From Wooden Traps to Selling Lobsters Online: Finding Lessons and Resilience in Maine’s Fishing Heritage
Luke Holden is the Founder and Chief Executive Officer of Luke’s Lobster.
Like all of us, each morning over these past few weeks I’ve woken up to an endless barrage of bad news, followed by days of impossible decisions. Which of our Luke’s Lobster shacks can stay open, which teammates do we lay off? How long can we survive? The business I’ve built over the past ten years is an extension of my family, part of a heritage that is deeply woven into Maine’s 200-year history, and my own lineage. With the COVID-19 pandemic, I am regularly faced with challenges I could not have predicted even a few short weeks ago. Throughout these days, I lean into the history of my own family and an industry that has persevered through the Great Depression, two world wars, and countless challenges. Fishermen—and Mainers—are self-reliant, resourceful and, in the end, optimistic. These will be the qualities that buoy us and carry us through.
My grandfather, Richard, was the first Holden to haul lobster traps. Fishing was his summer job through high school in the late 1930s before he joined the Air Force during World War II. When he returned, he attended Bowdoin College on the GI Bill, but by then fishing was in his blood, and every summer found him hauling his lobster gear on Casco Bay, first as a job, then as a hobby.
As one of six kids, my father, Jeff, grew up eating lobster and fish from these trips, and as soon as he reached high school he followed in my grandfather’s wake. He was a sternman fishing out of Custom House Wharf on summer breaks from Cheverus. When he graduated, he took the job full time, and in 1974 he built a boat and started hauling 600 traps of his own. Over time, my father opened a fish and lobster market at the top of Munjoy Hill, and then he got the first-ever lobster-processing license in the state of Maine, operating plants on Commercial Street in spaces now occupied by Scales, Ri Ra, and Flatbread Company. Over the years Dad’s businesses saw plenty of ups and downs. The collapsing scallop, urchin, and shrimp fisheries over the past several decades created pivotal moments for my father that I watched him manage. I remember bank trouble in the early 90s when the real estate market collapsed. That too was challenging. He has been by my side every day these recent weeks and is helping me take the long view on matters, drawing on his experience in the fishing industry and his endless sense of humor in the bleakest moments.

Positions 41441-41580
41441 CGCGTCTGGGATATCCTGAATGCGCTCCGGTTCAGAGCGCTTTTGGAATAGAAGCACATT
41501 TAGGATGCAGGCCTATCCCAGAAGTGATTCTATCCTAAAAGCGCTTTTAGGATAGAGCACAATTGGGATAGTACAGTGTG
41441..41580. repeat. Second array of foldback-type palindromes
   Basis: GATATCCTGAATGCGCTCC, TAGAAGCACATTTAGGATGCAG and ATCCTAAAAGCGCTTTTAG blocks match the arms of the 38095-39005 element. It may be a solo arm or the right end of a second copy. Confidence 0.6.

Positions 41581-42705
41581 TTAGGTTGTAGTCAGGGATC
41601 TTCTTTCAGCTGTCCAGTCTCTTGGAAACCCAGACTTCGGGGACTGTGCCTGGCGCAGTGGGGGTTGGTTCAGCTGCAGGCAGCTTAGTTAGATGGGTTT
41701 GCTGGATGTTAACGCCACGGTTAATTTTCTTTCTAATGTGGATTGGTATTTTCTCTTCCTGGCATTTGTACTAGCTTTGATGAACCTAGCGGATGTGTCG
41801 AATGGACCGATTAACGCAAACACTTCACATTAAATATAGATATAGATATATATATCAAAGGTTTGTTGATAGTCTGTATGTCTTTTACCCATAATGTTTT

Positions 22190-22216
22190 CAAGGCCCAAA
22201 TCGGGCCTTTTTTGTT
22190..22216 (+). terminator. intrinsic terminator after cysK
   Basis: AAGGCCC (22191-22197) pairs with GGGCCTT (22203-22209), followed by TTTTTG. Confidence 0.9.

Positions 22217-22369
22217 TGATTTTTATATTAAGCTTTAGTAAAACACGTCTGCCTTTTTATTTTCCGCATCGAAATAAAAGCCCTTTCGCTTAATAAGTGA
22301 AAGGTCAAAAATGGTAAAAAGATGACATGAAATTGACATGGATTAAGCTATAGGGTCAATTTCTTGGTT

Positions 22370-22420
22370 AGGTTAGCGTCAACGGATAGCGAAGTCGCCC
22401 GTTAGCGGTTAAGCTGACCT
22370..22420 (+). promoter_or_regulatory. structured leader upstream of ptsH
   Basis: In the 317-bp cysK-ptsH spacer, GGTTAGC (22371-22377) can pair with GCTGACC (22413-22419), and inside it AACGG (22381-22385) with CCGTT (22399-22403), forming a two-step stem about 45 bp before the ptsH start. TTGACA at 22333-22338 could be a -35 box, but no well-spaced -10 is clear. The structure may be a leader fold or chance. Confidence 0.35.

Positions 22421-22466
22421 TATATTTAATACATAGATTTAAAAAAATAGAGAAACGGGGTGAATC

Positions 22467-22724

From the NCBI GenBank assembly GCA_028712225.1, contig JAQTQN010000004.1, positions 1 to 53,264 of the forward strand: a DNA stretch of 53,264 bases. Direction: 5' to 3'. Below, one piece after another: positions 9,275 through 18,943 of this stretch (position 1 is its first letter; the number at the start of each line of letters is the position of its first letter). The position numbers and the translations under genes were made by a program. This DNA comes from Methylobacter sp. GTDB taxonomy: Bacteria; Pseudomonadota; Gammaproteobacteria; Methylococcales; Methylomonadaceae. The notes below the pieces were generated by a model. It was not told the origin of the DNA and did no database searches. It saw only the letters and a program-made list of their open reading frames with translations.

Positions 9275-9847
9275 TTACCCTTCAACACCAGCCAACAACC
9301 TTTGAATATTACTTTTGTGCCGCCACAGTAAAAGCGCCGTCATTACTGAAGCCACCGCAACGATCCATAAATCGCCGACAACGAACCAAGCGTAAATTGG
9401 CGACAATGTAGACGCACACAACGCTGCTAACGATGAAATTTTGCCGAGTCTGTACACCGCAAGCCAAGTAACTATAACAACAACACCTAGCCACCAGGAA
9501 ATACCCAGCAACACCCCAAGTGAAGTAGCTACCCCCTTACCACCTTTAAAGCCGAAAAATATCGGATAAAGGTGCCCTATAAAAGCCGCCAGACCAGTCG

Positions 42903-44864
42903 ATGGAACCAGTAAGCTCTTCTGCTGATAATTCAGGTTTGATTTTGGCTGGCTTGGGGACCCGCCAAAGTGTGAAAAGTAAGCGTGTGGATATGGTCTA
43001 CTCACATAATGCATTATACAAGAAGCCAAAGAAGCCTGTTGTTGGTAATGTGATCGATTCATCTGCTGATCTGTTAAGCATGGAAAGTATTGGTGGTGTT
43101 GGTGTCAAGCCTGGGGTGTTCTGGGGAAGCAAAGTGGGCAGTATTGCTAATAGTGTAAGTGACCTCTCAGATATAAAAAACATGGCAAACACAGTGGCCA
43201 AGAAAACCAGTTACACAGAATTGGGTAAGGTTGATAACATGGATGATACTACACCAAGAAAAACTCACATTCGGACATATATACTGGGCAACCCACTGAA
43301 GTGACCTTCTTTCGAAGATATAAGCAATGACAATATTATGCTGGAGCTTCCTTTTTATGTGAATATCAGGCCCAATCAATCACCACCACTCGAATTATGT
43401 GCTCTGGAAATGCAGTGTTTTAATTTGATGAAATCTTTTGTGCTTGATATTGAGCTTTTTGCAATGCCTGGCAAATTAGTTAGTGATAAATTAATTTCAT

This is how I remember my childhood summers: bluebird days, the smell of herring, and the taste of salt air. Some days were flat and calm, others the seas were choppy and roiled my guts. But fishing with my dad and grandfather was always just right. Just like them, I grew up fishing every chance I got. Lobster was our meat and potatoes—when times are tough in a lobstering family, you eat more lobster, not less. Not long ago, in the midst of one of the harder days I’ve had, a message from my wife, Laisee, read “Luke, don’t worry about the economy, everyone here loves lobster.” It made me smile and think back to all the ways the industry has shaped who I am.
During my senior year in high school I built my own cabin skiff. I painted it bright blue—the color of a bluebird sky. In those years, I was hand-hauling 150 traps with my youngest brother, Mike, as my sternman in the summer. I bucked the family trend by going away to school in Washington, D.C., but returned each summer to get back on the water. I flirted briefly with the finance industry, taking internships and ultimately a job in New York City, but it wasn’t long before I found my way back to the fishing industry. In 2009, homesick for Maine and the taste of a sweet, shoreside lobster roll, I opened the first Luke’s Lobster, a tiny lobster shack reminiscent of the lobster shacks I loved growing up, in Manhattan’s East Village. Other than knowing what a good lobster roll tasted like, my qualifications for running a restaurant were nil, but experience has always been the best teacher.
We are now fighting every day for our industry. We have laid off hundreds of employees in recent weeks, and we are doing our best to manage the business through this storm. We launched an online platform offering a variety of our seafood products, an initiative we hope can create demand for lobster. Of critical importance to us, and to the lobster fishing industry, is creating consumer demand for lobster and an easy way for customers to access it. When the lobstering season comes into full swing later this spring, we need to be there as buyers for our fishermen. Innovation and ingenuity in marketing and selling products through new means are key for Maine’s lobster-fishing industry now.
My best days are still when I smell the salt air and bait fish. As the spring turns toward summer, I look forward to taking my own daughters, Poppy, 2, and Banks, 6 months, out on a bluebird day to haul a few traps and teach them the resilience and fortitude of our fishermen that will see Maine through these times.